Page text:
Mexico’s state oil and gas giant Petroleos Mexicanos (Pemex) saw 2019 production fall 7% on a year/year comparison to 1.68 million b/d, the company said in its fourth quarter earnings report.

Natural gas production fell slightly to 3.69 Bcf/d in 2019, from 3.84 Bcf/d in 2018.

Pemex posted a net loss of 345.5 billion pesos in 2019, or about $18.3 billion, almost double its 2018 loss. The company also registered a fourth quarter loss of 169.8 billion pesos, its biggest quarterly loss in two years.

The news comes as a significant blow to President Andres Manuel Lopez Obrador, who vowed to “rescue” the state company when he came to power in late 2018. It also comes only days after official 2019 gross domestic product figures showed that Mexico’s economy shrank by 0.49% in 2019. Lopez Obrador had promised annual growth of 4% during his six-year term.

Pemex officials, who did not take questions during their fourth quarter earnings call, highlighted in the presentation the fact that fuel theft fell by 90% in 2019 thanks to efforts to secure key energy infrastructure. They also said January crude production had risen slightly on a year/year basis, attributing the gain to increased well maintenance and completions. There was also no mention during the call of the costly Dos Bocas refinery being built in Lopez Obrador’s home state of Tabasco.

Pemex executives said they were optimistic that the 20 onshore and shallow water fields deemed as high priority would start to see increased production soon. They blamed bad weather, delays in infrastructure and operational problems on delays at the fields, which are seen as a crucial part of the business plan launched last year that seeks to add 1 million b/d crude production and about 1.2 Bcf/d of natural gas by 2024.

Pemex executives said they expect new production at these priority fields to lead to an additional 80,000 b/d by the end of March.

The results may do little to quiet concern of further downgrades to the Pemex credit rating. Last June, Fitch Ratings downgraded Pemex debt to junk status, while Moody’s Investors Service revised its outlook on the state energy giant to negative from stable.

Some analysts said the latest results from Pemex were negative and indicative of the government’s mishandling of the state company and the energy sector, which includes canceling oil rounds and farmouts, as well as abandoning deepwater and unconventional fields.

“They came within $1 billion of matching their performance in 2014, when oil prices collapsed,” energy consultant Gonzalo Monroy told NGI’s Mexico GPI.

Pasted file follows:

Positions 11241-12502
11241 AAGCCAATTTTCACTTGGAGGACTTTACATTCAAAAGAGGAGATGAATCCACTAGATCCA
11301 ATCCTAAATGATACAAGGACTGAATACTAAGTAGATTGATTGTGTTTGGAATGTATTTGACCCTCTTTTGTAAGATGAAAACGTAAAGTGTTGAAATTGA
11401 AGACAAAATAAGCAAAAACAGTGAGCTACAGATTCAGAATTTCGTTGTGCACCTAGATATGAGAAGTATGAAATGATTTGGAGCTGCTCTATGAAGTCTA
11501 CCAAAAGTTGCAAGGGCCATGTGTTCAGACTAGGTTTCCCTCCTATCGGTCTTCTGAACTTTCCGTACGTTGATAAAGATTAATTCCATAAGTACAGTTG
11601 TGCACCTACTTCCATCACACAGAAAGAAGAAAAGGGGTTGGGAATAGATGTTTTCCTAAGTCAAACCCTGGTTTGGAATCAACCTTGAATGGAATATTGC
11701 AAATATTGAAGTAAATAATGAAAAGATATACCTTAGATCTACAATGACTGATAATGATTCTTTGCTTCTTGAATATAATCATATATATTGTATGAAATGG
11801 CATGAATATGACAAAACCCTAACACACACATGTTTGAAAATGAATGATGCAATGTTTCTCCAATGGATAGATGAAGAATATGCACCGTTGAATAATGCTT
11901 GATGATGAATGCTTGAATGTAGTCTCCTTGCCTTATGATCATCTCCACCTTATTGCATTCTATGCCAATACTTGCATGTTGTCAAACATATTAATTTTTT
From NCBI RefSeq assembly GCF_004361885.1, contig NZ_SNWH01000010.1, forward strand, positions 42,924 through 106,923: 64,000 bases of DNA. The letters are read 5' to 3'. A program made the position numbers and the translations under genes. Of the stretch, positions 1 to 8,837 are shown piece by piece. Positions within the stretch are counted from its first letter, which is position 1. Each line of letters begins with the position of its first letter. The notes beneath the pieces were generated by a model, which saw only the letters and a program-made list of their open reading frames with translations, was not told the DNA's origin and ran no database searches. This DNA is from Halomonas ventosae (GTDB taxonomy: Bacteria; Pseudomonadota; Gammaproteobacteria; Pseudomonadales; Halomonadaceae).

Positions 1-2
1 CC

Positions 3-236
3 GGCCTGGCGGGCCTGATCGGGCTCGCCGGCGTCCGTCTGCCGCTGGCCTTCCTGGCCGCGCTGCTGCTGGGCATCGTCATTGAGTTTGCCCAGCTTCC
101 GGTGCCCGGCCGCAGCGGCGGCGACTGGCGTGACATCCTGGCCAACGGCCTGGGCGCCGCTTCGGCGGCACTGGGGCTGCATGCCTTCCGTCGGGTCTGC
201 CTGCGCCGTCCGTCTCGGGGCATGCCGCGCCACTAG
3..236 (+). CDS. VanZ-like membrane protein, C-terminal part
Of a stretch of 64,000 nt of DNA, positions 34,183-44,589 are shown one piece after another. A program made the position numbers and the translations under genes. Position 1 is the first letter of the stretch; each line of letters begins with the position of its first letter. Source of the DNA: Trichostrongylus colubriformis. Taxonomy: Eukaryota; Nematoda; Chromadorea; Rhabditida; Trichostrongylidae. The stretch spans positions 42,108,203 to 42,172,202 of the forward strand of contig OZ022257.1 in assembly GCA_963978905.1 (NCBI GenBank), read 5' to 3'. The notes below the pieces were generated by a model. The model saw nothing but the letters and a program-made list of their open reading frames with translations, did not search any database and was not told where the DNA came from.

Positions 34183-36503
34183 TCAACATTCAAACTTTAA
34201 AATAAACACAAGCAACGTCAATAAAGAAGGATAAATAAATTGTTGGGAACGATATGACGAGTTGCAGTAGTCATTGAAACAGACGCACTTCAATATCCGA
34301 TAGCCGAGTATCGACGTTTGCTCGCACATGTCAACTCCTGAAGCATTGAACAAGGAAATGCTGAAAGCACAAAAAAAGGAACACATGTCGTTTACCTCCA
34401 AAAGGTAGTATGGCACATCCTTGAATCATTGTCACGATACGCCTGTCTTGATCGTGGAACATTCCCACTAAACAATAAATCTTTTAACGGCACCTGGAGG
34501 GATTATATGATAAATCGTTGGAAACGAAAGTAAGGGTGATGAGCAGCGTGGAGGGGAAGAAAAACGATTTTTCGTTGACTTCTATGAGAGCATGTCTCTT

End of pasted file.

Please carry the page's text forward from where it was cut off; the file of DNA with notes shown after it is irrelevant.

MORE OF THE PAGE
Moody’s Investors Service said in a note last Friday it expects Pemex crude oil production to rise by 1% in 2019. If Pemex were to fulfill the projection of a 1% increase, 2020 output would average some 1.7 million b/d in 2020, well below the 1.87 million b/d originally forecast by Pemex in its 2019-2023 business plan.

Moody’s highlighted that oil production remained essentially flat in 4Q2019 compared to 3Q2019, “demonstrating good progress” on Pemex’s “key objective to stabilize production.” However, low oil prices and delays at priority fields will likely prove challenging obstacles to overcome this year, according to market observers.

“For 2020, Pemex’s investment budget amounts to $16.7 billion, of which 81% would be allocated to exploration and production,” Moody’s researchers said, “although in the past the company has invested much less than planned and such [a] high amount of capital expenditure would require much higher crude and fuel prices…”

Export revenues for the state-owned firm declined by 16.5% in 2019 as the Mexican crude oil basket averaged $55.63/bbl, down 9.4% y/y.

“I think that is perhaps the biggest warning sign about what they’re trying to do,” Monroy said, explaining that “Pemex’s cost structure…is quite rigid and has not been able to adjust downward.”

Monroy said that lower oil prices in 2020 would “only amplify the losses that we saw last year.”

The Ixachi field, meanwhile, the only major natural gas project in Pemex’s upstream portfolio, is “completely behind schedule” due to its technical complexity, Monroy said.

Pemex’s total debt stood at 1.98 trillion pesos as of end-2019, or about $101 billion at the current exchange rate, down from 2.08 trillion pesos at the end of 2018.

Monroy said he thinks a subsequent downgrade by another ratings agency in 2020 “is already a given.” He is “not sure if it’s completely priced in yet, but I tend to believe that this will be the year…when it will become evident that oil production is not increasing,” and that the Dos Bocas oil refinery “will not be completed in due time…”